A nation can survive its fools, and even the ambitious. But it cannot survive treason from within-Cicero
From Michael Gerson at the Washington Post: The true scandal of the GOP senators’ letter to Iran
The true scandal of the Tom Cotton letter to Iranian leaders is the manner in which the Republican Senate apparently conducts its affairs.
The document was crafted by a senator with two months of experience under his belt. It was signed by some members rushing off the Senate floor to catch airplanes, often with little close analysis. Many of the 47 signatories reasoned that Senate Majority Leader Mitch McConnell’s endorsement was vetting enough. There was no caucus-wide debate about strategy; no consultation with Senate Foreign Relations Committee Chairman Bob Corker (R-Tenn.), who has studiously followed the nuclear talks (and who refused to sign).
This was a foreign policy maneuver, in the middle of a high-stakes negotiation, with all the gravity and deliberation of a blog posting. In timing, tone and substance, it raises questions about the Republican majority’s capacity to govern. [more]
Iran is something to be dealt with but we do need to try negotiations first. The negotiations could fail but the only way to know how we proceed in the future is to get the feel of what the Iranians want. Sanctions have worked in the past but will they cause the Iranians to intensify their work to make a nuclear weapon? And it doesn’t help when the other “party” in our government is hurting the negotiations by signing on to a “Letter” written by a rookie Senator that has no Foreign Policy experience.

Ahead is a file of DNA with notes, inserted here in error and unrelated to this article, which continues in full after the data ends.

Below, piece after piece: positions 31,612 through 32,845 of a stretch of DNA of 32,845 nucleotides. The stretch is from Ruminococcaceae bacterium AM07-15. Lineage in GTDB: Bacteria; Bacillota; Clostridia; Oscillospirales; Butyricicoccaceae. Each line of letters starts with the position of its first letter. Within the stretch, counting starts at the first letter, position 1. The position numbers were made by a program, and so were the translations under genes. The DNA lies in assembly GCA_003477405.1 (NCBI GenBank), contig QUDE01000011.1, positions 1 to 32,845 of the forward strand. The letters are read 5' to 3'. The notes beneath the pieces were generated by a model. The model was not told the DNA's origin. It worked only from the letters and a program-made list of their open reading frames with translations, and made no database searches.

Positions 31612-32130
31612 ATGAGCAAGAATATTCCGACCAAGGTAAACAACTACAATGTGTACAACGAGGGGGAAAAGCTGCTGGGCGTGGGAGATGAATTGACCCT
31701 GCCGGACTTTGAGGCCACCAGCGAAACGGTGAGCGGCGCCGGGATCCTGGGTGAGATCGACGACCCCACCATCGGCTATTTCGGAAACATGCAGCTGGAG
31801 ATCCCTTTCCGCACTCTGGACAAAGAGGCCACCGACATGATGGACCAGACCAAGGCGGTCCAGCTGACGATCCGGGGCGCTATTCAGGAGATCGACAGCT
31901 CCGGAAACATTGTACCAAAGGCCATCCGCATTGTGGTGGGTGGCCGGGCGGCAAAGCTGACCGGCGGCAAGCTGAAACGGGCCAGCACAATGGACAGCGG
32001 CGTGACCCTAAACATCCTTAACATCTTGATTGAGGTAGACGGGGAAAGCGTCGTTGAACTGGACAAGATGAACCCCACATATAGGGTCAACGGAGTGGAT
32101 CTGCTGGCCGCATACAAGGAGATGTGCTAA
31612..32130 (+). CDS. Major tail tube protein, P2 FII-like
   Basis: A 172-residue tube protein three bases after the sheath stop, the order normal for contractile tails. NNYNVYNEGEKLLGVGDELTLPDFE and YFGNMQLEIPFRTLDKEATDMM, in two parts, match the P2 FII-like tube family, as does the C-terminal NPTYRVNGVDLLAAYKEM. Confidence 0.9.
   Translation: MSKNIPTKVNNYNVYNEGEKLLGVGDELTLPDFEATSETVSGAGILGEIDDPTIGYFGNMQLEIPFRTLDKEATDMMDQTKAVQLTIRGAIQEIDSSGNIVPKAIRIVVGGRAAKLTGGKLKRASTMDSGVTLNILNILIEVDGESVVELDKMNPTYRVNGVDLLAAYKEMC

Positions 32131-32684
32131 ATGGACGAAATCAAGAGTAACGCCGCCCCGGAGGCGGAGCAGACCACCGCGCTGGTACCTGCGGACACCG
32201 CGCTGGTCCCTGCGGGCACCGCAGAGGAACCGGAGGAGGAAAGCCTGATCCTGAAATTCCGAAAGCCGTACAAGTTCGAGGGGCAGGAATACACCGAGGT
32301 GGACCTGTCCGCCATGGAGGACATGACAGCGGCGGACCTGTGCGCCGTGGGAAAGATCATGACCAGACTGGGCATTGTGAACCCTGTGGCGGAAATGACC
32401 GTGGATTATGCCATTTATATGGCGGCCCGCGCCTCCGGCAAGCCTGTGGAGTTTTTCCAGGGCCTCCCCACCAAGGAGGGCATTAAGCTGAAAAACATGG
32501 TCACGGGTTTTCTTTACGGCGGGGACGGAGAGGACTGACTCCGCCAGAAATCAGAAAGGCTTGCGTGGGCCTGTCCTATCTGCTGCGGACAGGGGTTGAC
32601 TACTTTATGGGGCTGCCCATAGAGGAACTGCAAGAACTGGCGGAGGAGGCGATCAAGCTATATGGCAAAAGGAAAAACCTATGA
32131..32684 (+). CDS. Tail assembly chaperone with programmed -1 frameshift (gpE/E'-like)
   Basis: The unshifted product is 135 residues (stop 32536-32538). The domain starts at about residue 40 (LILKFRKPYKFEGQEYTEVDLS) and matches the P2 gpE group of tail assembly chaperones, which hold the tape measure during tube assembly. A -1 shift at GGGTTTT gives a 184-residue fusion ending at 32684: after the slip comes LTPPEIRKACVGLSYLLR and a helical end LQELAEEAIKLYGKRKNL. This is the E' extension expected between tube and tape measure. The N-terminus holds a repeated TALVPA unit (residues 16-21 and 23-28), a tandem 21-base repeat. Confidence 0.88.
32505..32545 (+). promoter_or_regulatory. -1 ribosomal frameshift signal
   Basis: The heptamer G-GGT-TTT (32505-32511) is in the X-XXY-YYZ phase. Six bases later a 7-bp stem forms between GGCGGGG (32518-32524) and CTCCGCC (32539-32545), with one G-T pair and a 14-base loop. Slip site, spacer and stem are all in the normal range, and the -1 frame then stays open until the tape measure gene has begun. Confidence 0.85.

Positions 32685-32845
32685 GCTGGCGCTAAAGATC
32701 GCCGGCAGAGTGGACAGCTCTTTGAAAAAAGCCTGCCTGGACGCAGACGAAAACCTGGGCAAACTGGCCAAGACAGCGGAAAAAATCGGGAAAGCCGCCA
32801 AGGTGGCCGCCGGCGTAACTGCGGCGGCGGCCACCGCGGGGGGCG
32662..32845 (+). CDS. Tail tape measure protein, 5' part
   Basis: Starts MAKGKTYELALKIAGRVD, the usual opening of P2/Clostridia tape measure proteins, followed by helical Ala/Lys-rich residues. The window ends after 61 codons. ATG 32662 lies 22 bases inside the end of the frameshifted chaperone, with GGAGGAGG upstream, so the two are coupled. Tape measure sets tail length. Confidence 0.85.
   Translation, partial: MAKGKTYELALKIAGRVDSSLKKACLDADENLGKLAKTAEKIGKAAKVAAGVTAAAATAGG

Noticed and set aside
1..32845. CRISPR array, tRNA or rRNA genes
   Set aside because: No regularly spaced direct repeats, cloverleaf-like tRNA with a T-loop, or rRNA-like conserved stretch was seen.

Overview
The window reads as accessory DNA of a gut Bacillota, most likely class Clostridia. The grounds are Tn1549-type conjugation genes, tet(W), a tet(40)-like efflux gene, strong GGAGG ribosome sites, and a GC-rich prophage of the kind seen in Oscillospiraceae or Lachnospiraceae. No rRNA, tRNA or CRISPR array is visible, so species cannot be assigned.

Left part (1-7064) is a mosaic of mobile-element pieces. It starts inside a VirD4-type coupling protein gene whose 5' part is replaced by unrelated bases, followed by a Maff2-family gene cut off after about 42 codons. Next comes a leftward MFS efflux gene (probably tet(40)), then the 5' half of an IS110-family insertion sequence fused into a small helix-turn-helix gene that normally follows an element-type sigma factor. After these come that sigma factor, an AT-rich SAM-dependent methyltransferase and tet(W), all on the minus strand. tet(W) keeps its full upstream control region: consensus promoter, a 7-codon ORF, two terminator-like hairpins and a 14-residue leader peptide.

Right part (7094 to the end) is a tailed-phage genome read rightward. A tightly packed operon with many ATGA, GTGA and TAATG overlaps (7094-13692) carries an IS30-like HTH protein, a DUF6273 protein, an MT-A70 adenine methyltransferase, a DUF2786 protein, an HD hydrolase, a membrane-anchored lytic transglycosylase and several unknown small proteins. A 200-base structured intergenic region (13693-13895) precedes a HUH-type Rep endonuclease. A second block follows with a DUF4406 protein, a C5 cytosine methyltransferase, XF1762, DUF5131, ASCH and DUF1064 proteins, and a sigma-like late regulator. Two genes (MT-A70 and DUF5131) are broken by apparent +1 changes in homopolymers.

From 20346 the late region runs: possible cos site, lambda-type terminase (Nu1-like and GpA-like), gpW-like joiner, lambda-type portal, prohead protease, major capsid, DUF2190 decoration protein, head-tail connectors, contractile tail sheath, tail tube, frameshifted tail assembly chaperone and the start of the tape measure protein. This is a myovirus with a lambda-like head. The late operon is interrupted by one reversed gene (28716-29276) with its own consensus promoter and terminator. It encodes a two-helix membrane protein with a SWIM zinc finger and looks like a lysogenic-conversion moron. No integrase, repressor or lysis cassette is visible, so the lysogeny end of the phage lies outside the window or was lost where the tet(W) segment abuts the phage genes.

There is also the fact of Dark Money seemingly buying our government due in large part to The SCOTUS very bad ruling in “Citizens United”. It opened up Pandora’s Box of Money to PACs and Candidates who are believers in the agenda of the Rich and Big Corps against the rest of the people of not only the U.S. but the world. Call it what you will. Oligarchy, Plutocracy, Fascism. George Washington had it right.[snip]
These are far from the pinnacle days of America’s political system. Could the days only get darker? Yes.
There are many participants in the search for the bottom of Washington’s partisanship, dysfunction and utter chaos. But maybe there is no bottom. With gerrymandered districts and the increased role of big-money donors, perhaps the system — and especially Congress — is in the opening decade of a half-century of its current condition.
The last few weeks on Capitol Hill have been enough to turn optimists into realists and realists into cynics. That last club might soon run out of membership cards.
The House’s meltdown over funding the Department of Homeland Security set off fighting within and between the political parties. That’s nothing new.
It was a seeming willingness among conservative House Republicans to stop funding the agency tasked with patrolling America’s borders and safeguarding its soil that was new. [more and snip to end]
In his September 1796 farewell address, George Washington warned his fellow citizens to “guard against the impostures of pretended patriotism.” One has to wonder if he might conclude the political system now almost exclusively rewards pretending. After all, ideological impostures reward pandering packaged as patriotism by ensuring smooth reelection primaries — and by writing big checks.
It’s time to really make a stand and work together to change things for the better. People with money, power and an Agenda are working against us.